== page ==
By webmink on Apr 07, 2009
On Monday and Tuesday I had calls from a persistent journalist trying to get me to comment on the rumoured IBM/Sun negotiations. My reply was the same as it has been to everyone else who has asked - "what way would you like me to say 'no comment'?" - but I wondered why she was bothering me, a fairly small and isolated cog in the big machine.the BusinessWeek listings for Sun's Board and suddenly I understood the attention. As you'll see from the snapshot to the right, I appear to have been promoted to Sun's Board.
Before you start to throw accusations my way, look at the original page. If you scroll further (assuming the page hasn't been withdrawn yet), you'll see some other unexpected names with incorrect affiliations. They are all, like me, members of the OpenSPARC Board (shown as a Board Committee by BusinessWeek).
Oops. Someone working from search results can't tell the difference between Sun's Board of Directors and the advisory board of an open source project.
I had always assumed that a publication like BusinessWeek would fact-check this sort of page all the way to eternity, but clearly they have not. It makes you wonder just how much else in the media is fact-based and how much is a random construction by a novice in a hurry. I've advised the Editor-in-Chief, let's see what happens next.
Update 11pm BST: I just got a reply from a person at BusinessWeek. He's clearly cutting and pasting a form letter and hasn't even checked how serious the error is. He says:
The fastest way to have the error corrected is to use the "Update/report content errors" link in the "Companies Toolbox," which is found in the left margin of every CIC page in the CIC. Doing so instantly puts the accurate data in the hands of the researchers who will investigate your report and, if necessary, make the change. Be sure to fill out the short form completely.
I've replied saying I have no idea what the correct data is and why don't they check some official sources. Watch this space.
Update 1:45am Thu: No news from BusinessWeek and I'm heading to bed. Decided that despite the fact I am not an authority I'd better fill out their form - I just sent a pointer to this page. Hey, BusinessWeek, go look at the SEC filings, they are definitive.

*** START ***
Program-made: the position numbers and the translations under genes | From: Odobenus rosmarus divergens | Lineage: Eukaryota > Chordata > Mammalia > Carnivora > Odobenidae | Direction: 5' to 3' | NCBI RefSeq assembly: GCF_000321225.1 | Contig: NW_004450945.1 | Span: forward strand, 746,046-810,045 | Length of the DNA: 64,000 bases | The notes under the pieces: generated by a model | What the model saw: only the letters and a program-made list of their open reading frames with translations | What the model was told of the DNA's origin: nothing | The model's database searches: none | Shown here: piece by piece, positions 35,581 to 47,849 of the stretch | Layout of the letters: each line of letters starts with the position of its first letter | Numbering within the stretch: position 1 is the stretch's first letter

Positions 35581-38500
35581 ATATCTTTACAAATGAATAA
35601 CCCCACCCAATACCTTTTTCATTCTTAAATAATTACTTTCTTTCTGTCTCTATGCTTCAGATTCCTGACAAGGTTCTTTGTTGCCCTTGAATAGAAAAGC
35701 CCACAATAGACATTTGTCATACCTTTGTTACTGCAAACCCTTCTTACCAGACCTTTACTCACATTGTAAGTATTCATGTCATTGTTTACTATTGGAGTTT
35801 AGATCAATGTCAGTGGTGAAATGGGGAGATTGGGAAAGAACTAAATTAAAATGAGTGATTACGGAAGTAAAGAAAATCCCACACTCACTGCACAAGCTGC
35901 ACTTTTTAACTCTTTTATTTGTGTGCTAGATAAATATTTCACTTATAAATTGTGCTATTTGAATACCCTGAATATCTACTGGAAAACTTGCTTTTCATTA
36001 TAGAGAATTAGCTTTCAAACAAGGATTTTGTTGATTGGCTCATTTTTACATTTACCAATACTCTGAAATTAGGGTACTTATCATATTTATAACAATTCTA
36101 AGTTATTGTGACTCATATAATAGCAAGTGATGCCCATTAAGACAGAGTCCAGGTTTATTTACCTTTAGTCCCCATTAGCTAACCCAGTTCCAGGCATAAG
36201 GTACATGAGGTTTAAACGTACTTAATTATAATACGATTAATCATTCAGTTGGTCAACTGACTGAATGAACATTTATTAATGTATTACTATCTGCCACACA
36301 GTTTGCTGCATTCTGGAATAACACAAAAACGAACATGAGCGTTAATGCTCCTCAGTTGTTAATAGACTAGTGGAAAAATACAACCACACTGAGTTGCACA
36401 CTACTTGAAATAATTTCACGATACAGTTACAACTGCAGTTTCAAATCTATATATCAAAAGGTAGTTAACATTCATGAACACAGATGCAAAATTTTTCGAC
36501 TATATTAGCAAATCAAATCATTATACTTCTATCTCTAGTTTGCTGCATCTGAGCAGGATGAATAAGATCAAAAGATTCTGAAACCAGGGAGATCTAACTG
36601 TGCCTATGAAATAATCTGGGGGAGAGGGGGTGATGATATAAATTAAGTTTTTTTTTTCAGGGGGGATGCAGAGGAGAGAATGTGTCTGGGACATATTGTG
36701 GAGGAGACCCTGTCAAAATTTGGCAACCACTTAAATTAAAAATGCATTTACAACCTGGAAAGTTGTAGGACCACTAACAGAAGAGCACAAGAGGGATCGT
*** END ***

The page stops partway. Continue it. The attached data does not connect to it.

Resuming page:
Update 1pm Thu: The plot thickens. Seems no-one at BusinessWeek can alter the page; they have referred the matter to a division of Standard & Poor called CapitalIQ. I'm assured it has been "forwarded on priority to our research staff for review." Right now I am still on the Board, though, seems I may have missed a meeting on Tuesday according to press reports. That are presumably as accurate as this data...
Update 2:45am Fri: Heading to bed with BusinessWeek still unchanged. E-mail during the day shows Sun's Investor Relations people sent full, correct details a day ago that can be verified against the SEC filings. Rather surprised there has been no attempt to fix anything yet after > 48 hours.
Update 11pm Fri: BusinessWeek just sent a note apologising for the error and saying correcting the error "involves a team in India removing it from a data feed, so it may take a day or two to show up on the site." My analysis is on my personal blog.
Update Apr 13, 1:45pm: Just got an e-mail from CapitalIQ in India to say they have updated their database so it now includes only the actual members of Sun's board. They say "The same should start reflecting on BusinessWeek in a day or so."
Update April 14, 4:25pm BS: All the names I know to be wrong have now been removed. Well done, BusinessWeek - that proves you're a weekly!